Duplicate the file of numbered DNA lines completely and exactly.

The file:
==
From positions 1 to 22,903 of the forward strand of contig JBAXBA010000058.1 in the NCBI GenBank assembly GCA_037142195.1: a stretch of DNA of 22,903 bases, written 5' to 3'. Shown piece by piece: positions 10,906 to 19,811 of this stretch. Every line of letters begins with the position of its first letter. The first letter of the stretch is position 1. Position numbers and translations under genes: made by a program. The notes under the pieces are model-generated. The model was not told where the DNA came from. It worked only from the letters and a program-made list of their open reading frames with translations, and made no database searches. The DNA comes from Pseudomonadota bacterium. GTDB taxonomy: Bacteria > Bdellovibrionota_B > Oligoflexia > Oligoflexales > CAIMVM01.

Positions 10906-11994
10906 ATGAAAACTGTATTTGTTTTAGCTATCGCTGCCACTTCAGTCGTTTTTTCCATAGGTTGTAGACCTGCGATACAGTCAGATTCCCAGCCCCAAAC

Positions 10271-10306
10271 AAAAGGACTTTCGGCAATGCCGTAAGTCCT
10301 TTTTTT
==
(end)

From positions 1 to 22,903 of the forward strand of contig JBAXBA010000058.1 in the NCBI GenBank assembly GCA_037142195.1: a stretch of DNA of 22,903 bases, written 5' to 3'. Shown piece by piece: positions 10,906 to 19,811 of this stretch. Every line of letters begins with the position of its first letter. The first letter of the stretch is position 1. Position numbers and translations under genes: made by a program. The notes under the pieces are model-generated. The model was not told where the DNA came from. It worked only from the letters and a program-made list of their open reading frames with translations, and made no database searches. The DNA comes from Pseudomonadota bacterium. GTDB taxonomy: Bacteria > Bdellovibrionota_B > Oligoflexia > Oligoflexales > CAIMVM01.

Positions 10906-11994
10906 ATGAAAACTGTATTTGTTTTAGCTATCGCTGCCACTTCAGTCGTTTTTTCCATAGGTTGTAGACCTGCGATACAGTCAGATTCCCAGCCCCAAAC

Positions 10271-10306
10271 AAAAGGACTTTCGGCAATGCCGTAAGTCCT
10301 TTTTTT